Amazingly, many historic railway stations still exist in Ontario. And while many still operate, some of the oldest stations no longer operate as railway stations and are no longer in their original location. And then there’s the Unionville Station. While it no longer operates as a railway station, it remains in its original location and is only one of two surviving stations from Toronto & Nippissing.
Following Confederation, in 1867, a second railway boom was starting. Scottish businessman, George Laidlaw who worked for the Gooderham & Worts distillery in Toronto, began chartering new railways. But unlike most railways in Ontario that stuck to Provincial Gauge or Standard Gauge, Laidlaw championed Narrow Gauge. Laidlaw would charter three narrow gauge lines out of Toronto, with only two built to that gauge. The biggest of the two are the Toronto, Grey & Bruce Railway and the Toronto & Nippissing Railway. While Toronto, Grey & Bruce proved a far more popular line, Toronto & Nippissing is an equally important attempt to reach a potential transcontinental line. The construction of the Toronto & Nippissing line started in 1869 in the community of Cannington, Ontario. From Cannington, the line extended north towards Coboconk and south to Toronto. The line constructed a station and small roundhouse near the Gooderham & Worts distillery on Mill Street in Toronto. The original line never planned to run through the small village of Unionville. Still, like many communities before, the business owners of the village saw the railroad as a way to improve their economic standings. Together they purchased 500$ in shares in Toronto & Nippissing to have the line run through Unionville and construct a station. Resident A.T. Button undertook the construction of the station that opened before the line saw completion. The Unionville station followed the Carpenter Gothic Style and was a simple shed type station. There was a general waiting room and baggage and freight room; there was also a station master’s office with a ticket window and telegrapher bay. Being located in a town, the Unionville station lacked a second storey that would have served as living space for the station master in a more rural station. Sadly, none of those stations left, the one in Coboconk having burned down in the early 20th Century. Operations on the Toronto & Nipissing line opened in 1871 and would reach Coboconk in 1872.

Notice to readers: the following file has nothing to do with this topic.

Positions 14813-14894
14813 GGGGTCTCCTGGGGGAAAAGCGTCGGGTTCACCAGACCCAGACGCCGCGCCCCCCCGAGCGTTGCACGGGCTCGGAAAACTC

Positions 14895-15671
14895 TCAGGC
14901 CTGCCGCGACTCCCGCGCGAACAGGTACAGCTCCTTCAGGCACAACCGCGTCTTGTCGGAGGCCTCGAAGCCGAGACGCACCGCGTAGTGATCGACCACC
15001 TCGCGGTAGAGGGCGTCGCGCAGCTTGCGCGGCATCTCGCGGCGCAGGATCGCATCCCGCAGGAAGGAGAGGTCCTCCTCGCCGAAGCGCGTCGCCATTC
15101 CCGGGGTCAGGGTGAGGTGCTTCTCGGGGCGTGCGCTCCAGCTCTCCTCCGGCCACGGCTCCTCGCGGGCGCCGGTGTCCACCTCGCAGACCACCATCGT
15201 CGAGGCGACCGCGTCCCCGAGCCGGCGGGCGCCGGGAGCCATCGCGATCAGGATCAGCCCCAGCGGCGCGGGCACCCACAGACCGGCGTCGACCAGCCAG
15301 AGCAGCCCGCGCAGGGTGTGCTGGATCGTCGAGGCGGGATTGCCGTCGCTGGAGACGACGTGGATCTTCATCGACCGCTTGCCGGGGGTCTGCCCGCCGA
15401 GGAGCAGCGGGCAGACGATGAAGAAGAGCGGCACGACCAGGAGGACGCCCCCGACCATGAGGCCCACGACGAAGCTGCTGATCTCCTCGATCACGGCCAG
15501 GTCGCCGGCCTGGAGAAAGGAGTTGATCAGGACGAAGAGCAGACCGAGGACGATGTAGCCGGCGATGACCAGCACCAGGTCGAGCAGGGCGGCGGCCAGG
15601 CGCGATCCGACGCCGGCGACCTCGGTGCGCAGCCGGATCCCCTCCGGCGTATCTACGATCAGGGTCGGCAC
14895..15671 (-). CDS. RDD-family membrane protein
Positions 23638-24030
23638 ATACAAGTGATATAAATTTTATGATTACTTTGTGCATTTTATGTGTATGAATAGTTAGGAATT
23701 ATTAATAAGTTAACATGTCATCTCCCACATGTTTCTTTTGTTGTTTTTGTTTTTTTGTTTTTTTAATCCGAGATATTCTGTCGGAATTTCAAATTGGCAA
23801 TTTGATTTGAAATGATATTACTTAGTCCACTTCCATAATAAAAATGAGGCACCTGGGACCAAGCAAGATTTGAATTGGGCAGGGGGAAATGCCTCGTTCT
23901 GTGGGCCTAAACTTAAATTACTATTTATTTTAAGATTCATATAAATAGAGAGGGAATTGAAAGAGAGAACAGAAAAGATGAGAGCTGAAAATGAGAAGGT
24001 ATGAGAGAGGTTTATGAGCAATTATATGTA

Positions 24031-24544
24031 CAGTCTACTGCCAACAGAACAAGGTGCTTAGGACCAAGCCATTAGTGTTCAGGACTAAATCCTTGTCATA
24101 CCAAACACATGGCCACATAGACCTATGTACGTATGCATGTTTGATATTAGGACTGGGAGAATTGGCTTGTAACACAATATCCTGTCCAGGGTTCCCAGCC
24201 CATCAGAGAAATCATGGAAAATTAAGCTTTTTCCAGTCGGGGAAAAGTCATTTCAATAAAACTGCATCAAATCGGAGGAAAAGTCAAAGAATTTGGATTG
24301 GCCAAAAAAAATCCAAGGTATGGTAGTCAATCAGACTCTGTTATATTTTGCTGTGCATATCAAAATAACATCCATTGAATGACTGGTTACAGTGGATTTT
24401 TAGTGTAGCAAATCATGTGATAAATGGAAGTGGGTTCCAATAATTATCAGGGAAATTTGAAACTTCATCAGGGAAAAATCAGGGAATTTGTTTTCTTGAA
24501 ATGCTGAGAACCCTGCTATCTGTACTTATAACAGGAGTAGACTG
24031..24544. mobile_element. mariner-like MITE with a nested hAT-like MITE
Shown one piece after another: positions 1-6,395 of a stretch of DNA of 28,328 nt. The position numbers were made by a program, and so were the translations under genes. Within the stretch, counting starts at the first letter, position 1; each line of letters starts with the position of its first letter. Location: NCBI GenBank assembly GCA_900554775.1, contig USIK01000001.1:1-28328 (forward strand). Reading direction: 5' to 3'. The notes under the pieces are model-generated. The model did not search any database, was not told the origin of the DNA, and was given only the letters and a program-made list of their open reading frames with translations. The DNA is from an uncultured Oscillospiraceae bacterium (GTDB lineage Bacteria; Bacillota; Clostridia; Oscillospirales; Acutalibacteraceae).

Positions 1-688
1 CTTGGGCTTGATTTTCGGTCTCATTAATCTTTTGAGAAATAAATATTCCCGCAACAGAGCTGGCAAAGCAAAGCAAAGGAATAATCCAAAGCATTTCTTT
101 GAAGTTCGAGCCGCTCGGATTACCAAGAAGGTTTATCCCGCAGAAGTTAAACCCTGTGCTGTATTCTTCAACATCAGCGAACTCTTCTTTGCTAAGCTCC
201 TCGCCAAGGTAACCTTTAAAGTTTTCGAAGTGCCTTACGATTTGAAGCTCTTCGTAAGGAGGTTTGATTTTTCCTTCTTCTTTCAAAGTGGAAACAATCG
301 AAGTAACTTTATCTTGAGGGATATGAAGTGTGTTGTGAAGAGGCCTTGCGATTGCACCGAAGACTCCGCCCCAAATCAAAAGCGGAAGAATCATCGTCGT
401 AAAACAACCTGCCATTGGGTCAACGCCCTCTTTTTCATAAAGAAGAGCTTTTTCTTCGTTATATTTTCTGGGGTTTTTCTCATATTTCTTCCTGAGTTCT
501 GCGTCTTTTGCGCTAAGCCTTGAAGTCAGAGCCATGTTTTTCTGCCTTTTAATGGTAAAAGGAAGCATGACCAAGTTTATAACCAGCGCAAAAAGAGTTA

Unforntantly the line would not reach the desired goal of Lake Nippissing. Instead, they opted to complete a branch line Jackson Point from Stouffville that opened in 1875. And the Unionville station operated well, and the community was pleased to have access. Despite being a narrow-gauge line, Toronto & Nippsissing reached a track sharing agreement with Grand Trunk Railway to lay a third rail and access the newly opened Second Union Station in downtown Toronto. One of the more unique locomotives for Toronto & Nipissing is the Shedden Locomotive, an articulated 0-6-6-0 wheel configuration locomotive. Sadly that is lost to the scrap yard. But the narrow gauge never took off as Laidlaw had hoped. As more and more operators moved towards the Standard Gauge to improve interfacing with American lines, Toronto & Nippissing lagged, having little cash. While they were not financially rocky, they managed to get by without pulling a profit. In 1882 Midland Railroad purchased the entire Toronto & Nipissing network and began converting all its holdings to Standard Gauge. They did continue to operate both freight and passenger service through Unionville. Midland, like many small operators, fell under the Grand Trunk banner in 1893. There is a good chance that under Grand Trunk, the station received a repaint to the early 20th Century colour scheme but never saw replacement under the major renovation efforts conducted by Grand Trunk during the Hayes years. This is not surprising considering that several low traffic stations remained original in the area. Under Canadian National operations continued in 1923. In the 1950s, Canadian National covered the station in insulbrick and painted it that railroad red colour.
The station’s fate seemed sealed in 1971 when a fire caused minor damage to the historic station. And with passenger service on the line winding down, Canadian National aimed to demolish the old station. But the community of Unionville, despite being swallowed up in Markham, had a certain view of their historic buildings. They rallied around the old station and raised funds to repair and restore the station for continued railroad use, which ended in 1978 when Canadian National ended passenger services. However, the line saw continued use, and in 1982 GO Transit began operating out of the old station. But showing its age, Unionville again undertook a major renovation and restoration project in 1989. The station was stripped to the original wood and repainted to original colours. GO Transit ceased operations in 1991 after constructing a new station further south with more parking. Remember, the original station had been constructed in the days before widespread commuter traffic and personal automobiles. Instead of demolishing the station, it was sold to Unionville. The village converted the station and nearby Stiver Mill into a community centre which it still operates as today. The nearby rail line remains in active use by Metrolinx that operates as far north as Stouffville. Oddly enough, the Markham GO station remains the only active Toronto & Nippissing Station in Ontario.